in the Delta Quadrant of the Galaxy goes to -- the envelope, please --
National Military Strategy to Combat Weapons of Mass Destruction™
The strategic military framework to combat WMD consists of ends (the military strategic goal and associated end state), ways (military strategic objectives), and means (combatant commands, Military Departments, and combat support agencies) applied across the three pillars of the National Strategy to Combat WMD (nonproliferation, counterproliferation, and consequence management).
The combatant commands, military departments, and combat support agencies are the means to accomplish MSOs. Commander, U.S. Strategic Command (CDRUSSTRATCOM) is the lead combatant commander for integrating and synchronizing DOD in combating WMD. Consistent with this assignment, USSTRATCOM will integrate and synchronize applicable Department of Defense-wide efforts across the doctrine, organization, training, material, leadership, personnel, and facilities spectrum. Combatant Commanders will continue to execute combating WMD missions within their AORs. Military efforts will need to be integrated with other organizations and nations that possess capabilities, resources, or information that can contribute to the mission.
Strategic enablers are crosscutting capabilities that facilitate execution of the military strategy. They enhance the effectiveness and integration of military combating WMD mission capabilities. Commanders must continually assess enabling capabilities and identify required improvements. Three strategic enablers facilitate DoD’s efforts to combat WMD: intelligence, partnership capacity, and strategic communication support.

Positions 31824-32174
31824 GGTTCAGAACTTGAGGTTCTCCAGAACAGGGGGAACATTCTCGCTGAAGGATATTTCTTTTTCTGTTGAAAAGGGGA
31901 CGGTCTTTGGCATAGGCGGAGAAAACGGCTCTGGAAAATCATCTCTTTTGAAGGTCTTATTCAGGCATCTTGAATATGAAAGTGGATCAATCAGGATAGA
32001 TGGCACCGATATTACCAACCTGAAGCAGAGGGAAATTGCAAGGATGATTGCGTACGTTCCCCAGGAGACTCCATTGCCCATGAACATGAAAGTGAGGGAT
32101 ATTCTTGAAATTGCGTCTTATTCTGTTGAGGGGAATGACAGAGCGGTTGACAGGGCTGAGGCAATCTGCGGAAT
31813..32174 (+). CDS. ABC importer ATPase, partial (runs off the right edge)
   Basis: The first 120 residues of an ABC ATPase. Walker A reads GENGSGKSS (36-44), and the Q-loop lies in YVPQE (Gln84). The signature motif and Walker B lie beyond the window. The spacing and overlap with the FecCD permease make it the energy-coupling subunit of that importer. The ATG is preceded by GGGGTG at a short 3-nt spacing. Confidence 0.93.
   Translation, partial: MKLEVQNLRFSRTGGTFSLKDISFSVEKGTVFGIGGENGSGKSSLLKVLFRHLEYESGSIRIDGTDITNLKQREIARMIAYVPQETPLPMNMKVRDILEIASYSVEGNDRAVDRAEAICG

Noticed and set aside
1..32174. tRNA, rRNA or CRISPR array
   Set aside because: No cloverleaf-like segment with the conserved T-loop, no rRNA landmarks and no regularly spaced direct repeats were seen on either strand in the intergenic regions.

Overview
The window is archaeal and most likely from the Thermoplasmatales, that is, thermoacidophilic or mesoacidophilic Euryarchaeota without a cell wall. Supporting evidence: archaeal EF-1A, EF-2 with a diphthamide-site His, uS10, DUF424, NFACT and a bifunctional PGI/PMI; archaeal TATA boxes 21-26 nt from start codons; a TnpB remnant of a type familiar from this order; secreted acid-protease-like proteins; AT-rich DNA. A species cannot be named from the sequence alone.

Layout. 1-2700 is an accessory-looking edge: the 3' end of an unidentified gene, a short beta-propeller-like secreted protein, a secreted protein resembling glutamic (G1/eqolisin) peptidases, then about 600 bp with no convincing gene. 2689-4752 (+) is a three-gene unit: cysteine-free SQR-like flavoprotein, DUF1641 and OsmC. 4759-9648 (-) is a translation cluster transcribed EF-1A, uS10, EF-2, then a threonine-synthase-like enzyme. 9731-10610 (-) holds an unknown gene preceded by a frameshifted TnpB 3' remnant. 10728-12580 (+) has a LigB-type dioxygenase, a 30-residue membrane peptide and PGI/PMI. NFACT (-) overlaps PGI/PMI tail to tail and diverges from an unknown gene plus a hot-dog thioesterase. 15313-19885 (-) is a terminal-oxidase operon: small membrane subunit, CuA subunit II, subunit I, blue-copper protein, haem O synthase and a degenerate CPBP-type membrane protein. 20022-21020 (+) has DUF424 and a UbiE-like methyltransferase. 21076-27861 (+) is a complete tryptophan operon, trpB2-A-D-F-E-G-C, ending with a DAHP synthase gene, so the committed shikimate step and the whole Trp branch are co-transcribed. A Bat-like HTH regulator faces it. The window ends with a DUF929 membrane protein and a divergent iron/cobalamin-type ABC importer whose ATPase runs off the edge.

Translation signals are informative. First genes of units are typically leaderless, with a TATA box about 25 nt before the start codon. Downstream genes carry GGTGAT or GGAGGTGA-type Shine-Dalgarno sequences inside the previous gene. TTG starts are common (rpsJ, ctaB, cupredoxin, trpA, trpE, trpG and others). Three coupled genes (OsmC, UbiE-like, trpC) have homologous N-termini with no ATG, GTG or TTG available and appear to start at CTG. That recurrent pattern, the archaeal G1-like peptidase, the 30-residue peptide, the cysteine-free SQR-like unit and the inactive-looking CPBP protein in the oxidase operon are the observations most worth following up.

The military mission is to dissuade, deter, and defeat those who seek to harm the United States, its allies, and partners through WMD use or threat of use. This mission is in direct support of the three pillars (nonproliferation, counterproliferation, and consequence management) of the national strategy for combating WMD. Across the four military strategic objectives, U.S. Armed Forces may be called upon to carry out eight missions: offensive operations, elimination, interdiction, active defense, passive defense, WMD consequence management, security cooperation and partner activities, and threat reduction cooperation. Capabilities development should address and prioritize the critical capability needs of these eight mission areas. Offensive Operations may include kinetic and/or non-kinetic options (e.g., elements of space and information operations) to deter or defeat a WMD threat or subsequent use of WMD. Elimination Operations are operations systematically to locate, characterize, secure, disable, and/or destroy a State or non-State actor’s WMD programs and related capabilities. Interdiction Operations are designed to stop the proliferation of WMD, delivery systems, associated and dual-use technologies, materials, and expertise from transiting between States of concern and between State and non-State actors, whether undertaken by the military or by other agencies of government (e.g., law enforcement). Active Defense measures include, but are not limited to, missile defense (ballistic and cruise), air defense, special operations, and security operations to defend against conventionally and unconventionally delivered WMD. Passive Defense includes measures to minimize or negate the vulnerability to and minimize effects of WMD use against U.S., partner, and allied Armed Forces as well as U.S. military interests, installations, and critical infrastructure.
Etc., etc., etc.
After you boil out the bullshit, what this says is, we'll bomb, invade or kill whoever we want to, however we want to, whenever we want to, from wherever we want to. Period.
(Thanks to Blake for the link.)